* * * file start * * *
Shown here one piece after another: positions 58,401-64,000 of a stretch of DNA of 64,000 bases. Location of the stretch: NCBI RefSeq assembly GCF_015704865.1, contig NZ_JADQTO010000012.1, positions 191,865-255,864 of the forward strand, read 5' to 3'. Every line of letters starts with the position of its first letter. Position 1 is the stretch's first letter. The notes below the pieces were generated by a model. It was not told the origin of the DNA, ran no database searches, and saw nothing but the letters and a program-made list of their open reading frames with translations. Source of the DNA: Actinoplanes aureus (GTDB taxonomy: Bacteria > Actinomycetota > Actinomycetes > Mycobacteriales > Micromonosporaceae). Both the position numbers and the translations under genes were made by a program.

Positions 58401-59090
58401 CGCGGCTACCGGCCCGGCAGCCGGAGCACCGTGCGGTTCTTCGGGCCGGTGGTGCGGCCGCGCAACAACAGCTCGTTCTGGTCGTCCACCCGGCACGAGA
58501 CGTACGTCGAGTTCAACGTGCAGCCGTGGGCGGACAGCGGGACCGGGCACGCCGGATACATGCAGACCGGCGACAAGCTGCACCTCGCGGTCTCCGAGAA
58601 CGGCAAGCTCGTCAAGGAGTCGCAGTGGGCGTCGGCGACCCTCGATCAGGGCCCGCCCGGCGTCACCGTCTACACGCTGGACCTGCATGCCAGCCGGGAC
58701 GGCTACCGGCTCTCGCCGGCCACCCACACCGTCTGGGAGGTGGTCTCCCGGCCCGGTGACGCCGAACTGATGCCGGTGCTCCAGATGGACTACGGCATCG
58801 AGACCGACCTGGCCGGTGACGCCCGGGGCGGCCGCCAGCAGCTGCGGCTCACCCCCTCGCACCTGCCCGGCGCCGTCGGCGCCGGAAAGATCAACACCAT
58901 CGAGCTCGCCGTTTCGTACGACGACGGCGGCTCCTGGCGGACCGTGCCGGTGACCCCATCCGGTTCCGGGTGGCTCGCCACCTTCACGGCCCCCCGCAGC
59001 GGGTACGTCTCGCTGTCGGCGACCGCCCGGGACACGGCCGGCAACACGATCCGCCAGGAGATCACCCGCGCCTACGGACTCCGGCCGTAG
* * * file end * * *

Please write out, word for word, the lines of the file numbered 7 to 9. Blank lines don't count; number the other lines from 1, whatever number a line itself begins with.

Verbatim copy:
58801 AGACCGACCTGGCCGGTGACGCCCGGGGCGGCCGCCAGCAGCTGCGGCTCACCCCCTCGCACCTGCCCGGCGCCGTCGGCGCCGGAAAGATCAACACCAT
58901 CGAGCTCGCCGTTTCGTACGACGACGGCGGCTCCTGGCGGACCGTGCCGGTGACCCCATCCGGTTCCGGGTGGCTCGCCACCTTCACGGCCCCCCGCAGC
59001 GGGTACGTCTCGCTGTCGGCGACCGCCCGGGACACGGCCGGCAACACGATCCGCCAGGAGATCACCCGCGCCTACGGACTCCGGCCGTAG